On February 2012, at MWC in Barcelona, Spain, Nokia announced a device that would shake up the mobile industry – that was the Nokia 808 Pureview, with a 41mp camera sensor. Everyone got excited, not just because Nokia had kickstarted the new camera wars in smartphones, but because it meant that Nokia would be bringing that technology to Windows Phone.
Fast forward 18 months, and we have the Nokia Lumia 1020. A stunning device, packing a 41mp sensor and optical image stabilisation – in essence, the ultimate camera-phone! The Lumia 1020 is the best of Nokia’s Lumia range, powered by the best of Microsoft’s Software (okay, its not the most up-to-date device, but the changes in the new update aren’t that significant).
While some may feel it is rather chunky (I didn’t notice it until I swapped back to the Lumia 925 to send the 1020 trial back), its a small compromise to make when you think about the tech you’re carrying around with you. The camera’s ability to fully zoom in, snap a shot, then zoom out after that shot, is amazing! I used it a fair few times over the month I used the Lumia 1020.
Here are a few camera samples and a video from a music festival I attended:
There were also bushfires in the area near my uni, so I got footage of a helicopter filling up – the blades seem to move so slowly in the footage, where my eyes couldn’t distinguish them.
You’ll notice I have focussed on the camera – that is because that’s what the Lumia 1020 is all about. Take it away, and you’ve just got your standard Nokia Lumia device. Windows Phone is unchanged in anyway, which is nice in the sense that you can seamlessly go from, say, the Lumia 925 or even HTC 8X, to the 1020, and have no learning curve (yes Android, I am looking at you).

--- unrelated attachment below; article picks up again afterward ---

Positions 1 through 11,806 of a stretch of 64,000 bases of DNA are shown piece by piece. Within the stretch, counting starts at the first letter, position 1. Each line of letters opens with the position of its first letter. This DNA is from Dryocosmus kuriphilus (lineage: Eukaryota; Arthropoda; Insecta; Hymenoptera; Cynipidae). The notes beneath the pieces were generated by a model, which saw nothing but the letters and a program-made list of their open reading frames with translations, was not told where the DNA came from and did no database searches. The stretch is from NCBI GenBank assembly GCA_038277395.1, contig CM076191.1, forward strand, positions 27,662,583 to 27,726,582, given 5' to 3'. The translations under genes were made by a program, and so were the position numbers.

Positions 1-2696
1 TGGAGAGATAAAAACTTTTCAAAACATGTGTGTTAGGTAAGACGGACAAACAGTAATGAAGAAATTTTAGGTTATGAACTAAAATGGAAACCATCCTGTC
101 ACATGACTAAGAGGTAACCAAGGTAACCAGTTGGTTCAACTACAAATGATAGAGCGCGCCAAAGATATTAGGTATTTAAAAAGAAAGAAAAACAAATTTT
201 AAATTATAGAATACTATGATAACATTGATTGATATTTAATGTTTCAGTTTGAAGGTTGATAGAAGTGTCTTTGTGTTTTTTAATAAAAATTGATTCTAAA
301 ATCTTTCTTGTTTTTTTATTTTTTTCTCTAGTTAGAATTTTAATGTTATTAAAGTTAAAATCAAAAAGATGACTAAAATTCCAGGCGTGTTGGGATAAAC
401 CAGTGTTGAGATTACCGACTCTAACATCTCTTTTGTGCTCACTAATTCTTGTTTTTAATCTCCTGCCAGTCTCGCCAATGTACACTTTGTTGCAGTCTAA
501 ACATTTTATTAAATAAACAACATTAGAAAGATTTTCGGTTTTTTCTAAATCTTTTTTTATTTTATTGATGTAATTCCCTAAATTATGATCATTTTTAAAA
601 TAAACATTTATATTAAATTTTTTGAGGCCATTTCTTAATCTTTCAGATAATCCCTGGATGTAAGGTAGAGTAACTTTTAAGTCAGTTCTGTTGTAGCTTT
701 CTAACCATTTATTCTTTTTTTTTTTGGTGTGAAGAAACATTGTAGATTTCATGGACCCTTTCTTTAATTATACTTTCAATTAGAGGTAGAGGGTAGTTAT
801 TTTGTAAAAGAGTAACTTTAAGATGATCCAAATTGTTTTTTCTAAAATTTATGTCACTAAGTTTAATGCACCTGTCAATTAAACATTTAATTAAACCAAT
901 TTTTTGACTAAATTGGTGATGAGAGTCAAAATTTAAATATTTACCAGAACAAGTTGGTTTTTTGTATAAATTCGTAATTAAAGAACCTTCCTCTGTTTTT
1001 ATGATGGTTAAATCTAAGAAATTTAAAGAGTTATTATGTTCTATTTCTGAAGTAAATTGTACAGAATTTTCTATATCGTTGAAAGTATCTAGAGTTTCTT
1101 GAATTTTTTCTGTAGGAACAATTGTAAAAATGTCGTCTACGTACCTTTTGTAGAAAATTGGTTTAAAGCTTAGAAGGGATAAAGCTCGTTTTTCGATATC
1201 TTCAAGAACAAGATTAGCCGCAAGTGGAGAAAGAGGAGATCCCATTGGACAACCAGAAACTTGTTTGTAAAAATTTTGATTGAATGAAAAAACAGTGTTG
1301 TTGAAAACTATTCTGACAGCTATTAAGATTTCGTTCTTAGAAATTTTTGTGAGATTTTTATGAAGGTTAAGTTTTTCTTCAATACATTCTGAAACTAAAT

I had a few grievances with the Lumia 1020 though, all software related. Like my Lumia 925, the lock screen has a weird bug, where it will occasionally not show the time or notifications, and swiping it away to unlock doesn’t actually unlock it. You can see the screen below, but tapping it will lower the lock screen again. You need to manually press the lock key on the right side of the device.
Another bug is with the Lumia 1020 unlocking itself in my pocket. Not only had a made calls unknowingly, I had also taken a photo in my pocket, attached it to an SMS, added the caption “jjjjjjjhjhgfgvh” and sent it to my cousin. I decided to put a Lock Code on it – boy was that a mistake! The 1020 unlocked itself, entered the code wrong and locked me out for several minutes, right when it was a crucial time for me to use it. (Nokia engineers, if you’re reading this, enable the proximity sensor to disable unlocking the screen via any method).
Overall, I really liked spending time with the Lumia 1020 – not only did I get great images, I had regular people saying “oh my god, is that the Nokia with that insanely good camera?” and “WOW! Look at those pictures – my iPhone is sh*t”. Looking forward to seeing how well the camera on the Lumia 1520 performs.